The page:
Caching and The Web: One Site's Optimal Pattern is Another App's Slough

Caching Optimization Isn't One Size Fits All

Even though the Internet has become six orders of magnitude faster in the last twenty years, there’s no way to move information around the world any faster than about ⅕ second. That's where caching comes into play. And which caching technique you choose depends on your use case as the optimum caching for a repeated-use application is at odds with the optimimum technique for marketing sites.

Recent Acquisitions of Cloud City Development Clients

Three Cloud City Development Clients Acquired Recently

As a full-service design and software consultancy we get to help clients in their time of need and, if we do our job right, make a difference for that client and its customers. While all projects have their own goals and guideposts, all, including those for True & Co., Deis, and Engine Yard, start with the same question: why. We like to think that our approach and their engagements with us were partially respondible for our clients' acquisitions.

Is Contributing to Open Source Right for You?

New to open source and wondering where to start?

Andre Arko, Cloud City Development senior developer and lead developer of Bundler, the Ruby dependency manager, has three questions you should ask yourself before diving in. Then once you've answered why open source (and confirmed you have the time), he shares his 15 minute a day blueprint to go from Open Source Newbie to Core Contributor.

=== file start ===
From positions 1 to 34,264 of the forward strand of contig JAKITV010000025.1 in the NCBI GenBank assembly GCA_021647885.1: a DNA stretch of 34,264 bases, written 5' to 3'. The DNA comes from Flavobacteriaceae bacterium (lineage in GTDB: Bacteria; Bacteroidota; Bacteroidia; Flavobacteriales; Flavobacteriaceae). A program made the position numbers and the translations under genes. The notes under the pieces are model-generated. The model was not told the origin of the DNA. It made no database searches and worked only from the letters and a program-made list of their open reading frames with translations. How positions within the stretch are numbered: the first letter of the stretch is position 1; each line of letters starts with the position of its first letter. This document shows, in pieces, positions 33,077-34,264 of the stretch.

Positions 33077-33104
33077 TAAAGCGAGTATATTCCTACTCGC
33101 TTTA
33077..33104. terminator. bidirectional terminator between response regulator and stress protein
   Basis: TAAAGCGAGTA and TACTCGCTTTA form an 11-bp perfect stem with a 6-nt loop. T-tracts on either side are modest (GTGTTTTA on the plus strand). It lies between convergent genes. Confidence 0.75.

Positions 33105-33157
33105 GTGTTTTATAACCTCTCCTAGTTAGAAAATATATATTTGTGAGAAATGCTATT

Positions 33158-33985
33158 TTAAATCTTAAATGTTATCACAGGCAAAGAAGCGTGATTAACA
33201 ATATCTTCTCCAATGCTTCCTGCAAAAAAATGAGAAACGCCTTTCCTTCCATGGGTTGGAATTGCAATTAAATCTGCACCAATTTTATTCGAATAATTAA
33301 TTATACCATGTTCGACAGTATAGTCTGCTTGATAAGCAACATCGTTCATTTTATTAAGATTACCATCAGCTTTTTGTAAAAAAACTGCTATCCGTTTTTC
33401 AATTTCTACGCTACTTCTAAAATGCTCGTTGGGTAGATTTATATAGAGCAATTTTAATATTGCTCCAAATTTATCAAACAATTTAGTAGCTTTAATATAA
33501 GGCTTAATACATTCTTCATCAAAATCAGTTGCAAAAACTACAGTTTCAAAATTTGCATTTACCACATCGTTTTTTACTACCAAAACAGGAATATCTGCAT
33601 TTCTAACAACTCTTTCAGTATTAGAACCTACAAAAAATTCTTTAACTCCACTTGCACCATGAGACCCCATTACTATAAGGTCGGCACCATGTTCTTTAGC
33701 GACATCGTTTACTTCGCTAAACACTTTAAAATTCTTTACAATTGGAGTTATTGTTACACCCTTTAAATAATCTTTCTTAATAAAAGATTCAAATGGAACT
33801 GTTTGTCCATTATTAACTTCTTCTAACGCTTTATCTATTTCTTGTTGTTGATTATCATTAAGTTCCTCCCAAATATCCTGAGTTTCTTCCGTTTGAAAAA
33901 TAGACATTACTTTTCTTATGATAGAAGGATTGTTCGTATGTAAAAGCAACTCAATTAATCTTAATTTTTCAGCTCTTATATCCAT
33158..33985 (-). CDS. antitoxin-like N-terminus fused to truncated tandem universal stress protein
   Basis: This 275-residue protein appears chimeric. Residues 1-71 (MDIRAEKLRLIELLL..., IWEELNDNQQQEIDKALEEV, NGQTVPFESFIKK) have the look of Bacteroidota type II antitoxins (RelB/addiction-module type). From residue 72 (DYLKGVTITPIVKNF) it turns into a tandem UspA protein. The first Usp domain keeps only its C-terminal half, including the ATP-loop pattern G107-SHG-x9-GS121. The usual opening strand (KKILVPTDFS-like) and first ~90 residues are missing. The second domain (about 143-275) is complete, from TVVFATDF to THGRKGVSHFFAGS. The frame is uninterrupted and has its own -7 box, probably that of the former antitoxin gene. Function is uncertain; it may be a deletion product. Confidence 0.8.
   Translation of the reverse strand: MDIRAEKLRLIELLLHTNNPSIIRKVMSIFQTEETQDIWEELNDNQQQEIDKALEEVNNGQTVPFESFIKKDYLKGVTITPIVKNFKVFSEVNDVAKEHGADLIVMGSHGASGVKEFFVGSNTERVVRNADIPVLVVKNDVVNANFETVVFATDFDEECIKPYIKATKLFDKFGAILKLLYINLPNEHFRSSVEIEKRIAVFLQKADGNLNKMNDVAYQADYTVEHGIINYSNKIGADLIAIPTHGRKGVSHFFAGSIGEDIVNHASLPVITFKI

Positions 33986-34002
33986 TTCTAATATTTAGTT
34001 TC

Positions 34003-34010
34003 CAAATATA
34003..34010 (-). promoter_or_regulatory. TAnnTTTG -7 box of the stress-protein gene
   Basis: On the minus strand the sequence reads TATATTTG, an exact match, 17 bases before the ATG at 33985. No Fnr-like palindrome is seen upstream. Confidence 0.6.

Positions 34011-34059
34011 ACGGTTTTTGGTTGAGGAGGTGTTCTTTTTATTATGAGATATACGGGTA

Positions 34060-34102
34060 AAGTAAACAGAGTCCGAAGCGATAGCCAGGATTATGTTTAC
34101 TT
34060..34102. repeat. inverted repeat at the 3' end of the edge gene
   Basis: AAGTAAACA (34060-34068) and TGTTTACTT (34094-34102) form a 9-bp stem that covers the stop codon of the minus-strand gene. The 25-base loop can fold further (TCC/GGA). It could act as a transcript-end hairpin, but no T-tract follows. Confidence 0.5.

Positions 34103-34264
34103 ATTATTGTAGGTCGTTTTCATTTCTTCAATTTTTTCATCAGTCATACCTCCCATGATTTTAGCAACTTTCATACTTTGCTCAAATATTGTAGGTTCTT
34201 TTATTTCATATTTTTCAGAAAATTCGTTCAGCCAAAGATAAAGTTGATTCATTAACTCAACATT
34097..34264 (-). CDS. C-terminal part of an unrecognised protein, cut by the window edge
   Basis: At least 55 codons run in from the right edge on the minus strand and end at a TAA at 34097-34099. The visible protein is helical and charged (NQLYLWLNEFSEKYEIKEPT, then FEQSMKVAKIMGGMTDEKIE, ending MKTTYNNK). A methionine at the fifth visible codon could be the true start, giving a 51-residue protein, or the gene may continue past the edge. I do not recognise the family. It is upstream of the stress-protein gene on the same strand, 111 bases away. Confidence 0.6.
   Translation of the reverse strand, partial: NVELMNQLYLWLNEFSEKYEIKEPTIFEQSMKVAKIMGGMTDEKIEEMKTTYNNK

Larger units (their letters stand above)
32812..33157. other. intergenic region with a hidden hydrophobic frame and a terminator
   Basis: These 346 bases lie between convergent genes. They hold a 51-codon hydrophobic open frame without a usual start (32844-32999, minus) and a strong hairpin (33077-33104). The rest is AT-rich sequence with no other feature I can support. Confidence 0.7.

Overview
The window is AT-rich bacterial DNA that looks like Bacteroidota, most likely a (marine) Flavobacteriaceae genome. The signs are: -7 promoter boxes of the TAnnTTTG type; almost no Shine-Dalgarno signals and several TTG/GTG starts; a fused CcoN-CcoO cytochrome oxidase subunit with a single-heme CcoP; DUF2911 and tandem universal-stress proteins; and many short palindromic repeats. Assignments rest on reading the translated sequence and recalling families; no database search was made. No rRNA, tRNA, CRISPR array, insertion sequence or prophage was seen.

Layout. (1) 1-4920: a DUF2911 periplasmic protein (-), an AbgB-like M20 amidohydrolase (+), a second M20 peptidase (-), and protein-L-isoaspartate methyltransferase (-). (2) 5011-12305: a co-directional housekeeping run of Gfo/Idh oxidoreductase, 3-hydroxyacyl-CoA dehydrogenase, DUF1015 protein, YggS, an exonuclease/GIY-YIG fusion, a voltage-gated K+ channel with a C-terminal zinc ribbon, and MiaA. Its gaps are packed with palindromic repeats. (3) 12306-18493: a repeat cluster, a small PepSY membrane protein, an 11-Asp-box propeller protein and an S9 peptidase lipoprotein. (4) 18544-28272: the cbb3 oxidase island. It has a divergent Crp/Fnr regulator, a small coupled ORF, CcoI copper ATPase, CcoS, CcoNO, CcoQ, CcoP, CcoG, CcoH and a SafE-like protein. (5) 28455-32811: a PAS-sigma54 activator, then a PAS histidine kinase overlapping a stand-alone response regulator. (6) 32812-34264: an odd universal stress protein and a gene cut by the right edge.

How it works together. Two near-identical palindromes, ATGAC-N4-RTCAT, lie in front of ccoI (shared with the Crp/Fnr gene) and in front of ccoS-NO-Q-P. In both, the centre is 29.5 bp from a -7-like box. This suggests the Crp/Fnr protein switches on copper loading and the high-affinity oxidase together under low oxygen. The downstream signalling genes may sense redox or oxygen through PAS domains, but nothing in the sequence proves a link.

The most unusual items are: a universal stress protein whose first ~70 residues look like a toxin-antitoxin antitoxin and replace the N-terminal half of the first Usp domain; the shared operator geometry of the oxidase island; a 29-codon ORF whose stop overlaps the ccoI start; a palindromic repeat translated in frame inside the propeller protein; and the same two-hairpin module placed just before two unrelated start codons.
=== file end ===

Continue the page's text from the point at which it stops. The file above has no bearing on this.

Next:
Working with iBeacons on iOS - Zero to BLE Bonus

For as little as $5, develop your very own personal Tile or Trackr knockoff.

Now that you've gotten started developing for Bluetooth Low Energy (BLE) devices on iOS using the Core Bluetooth framework, it's time to talk about iBeacons. In this bonus installment of our Zero to BLE with iOS primer, Evan K. Stone shows you how to use a Estimote iBeacon to track your luggage through its journey to you at the airport.

Zero to BLE on iOS – Part Three

Swift BLE tutorial will have you connecting and interacting with the Internet of Things (IoT) in no time at all!

In this third and final installment of our Zero to BLE with iOS primer, Evan K. Stone updates Apple’s sample demo app, which was last revised in 2012, and converts it from Objective-C to Swift. While the revised sample app’s behavior is similar to the original, it behaves slightly differently, going beyond what the demo accomplishes to cover advanced topics such as Disconnection and Reconnection; Backgrounding; and State Preservation and Restoration.

Zero to BLE on iOS – Part Two - Swift Edition

Ready to contribute to the Internet of Things? Learn the key to success with Bluetooth Low Energy (BLE) and develop an iOS app with Swift.

In Part 2-Swift Edition of the Zero to BLE on iOS, Evan K. Stone shows you how to develop an iOS app with Swift 2. He'll introduce you to the Texas Instruments SensorTag and then walk you through the creation of a mobile app that displays the current temperature and humidity.

Testing Rails Applications

Testing Rails can be challenging. Handy roadmap shows it's possible to have well-tested code & an enjoyable workflow.

Feel like you're testing too much? Like you're a bad developer if you don't TDD? Fear not! I overview what parts of your Rails apps to test and offer an easy-to-digest PDF cheatsheet!

How to Fix Angular.js App Loading Annoyances

Not everyone has screaming fast Internet. But slow mobile connections don't have to spell doom for Angular.js app loads.

Two common annoyances -- an empty view and an API data delay -- can be avoided. Learn how to make initial page loads for your Angular on Rails apps as responsive as server-generated pages.

Zero to BLE on iOS – Part Two

New wearable devices are everywhere and consumers expect your apps to communicate with their iPads and iPhones out of the box.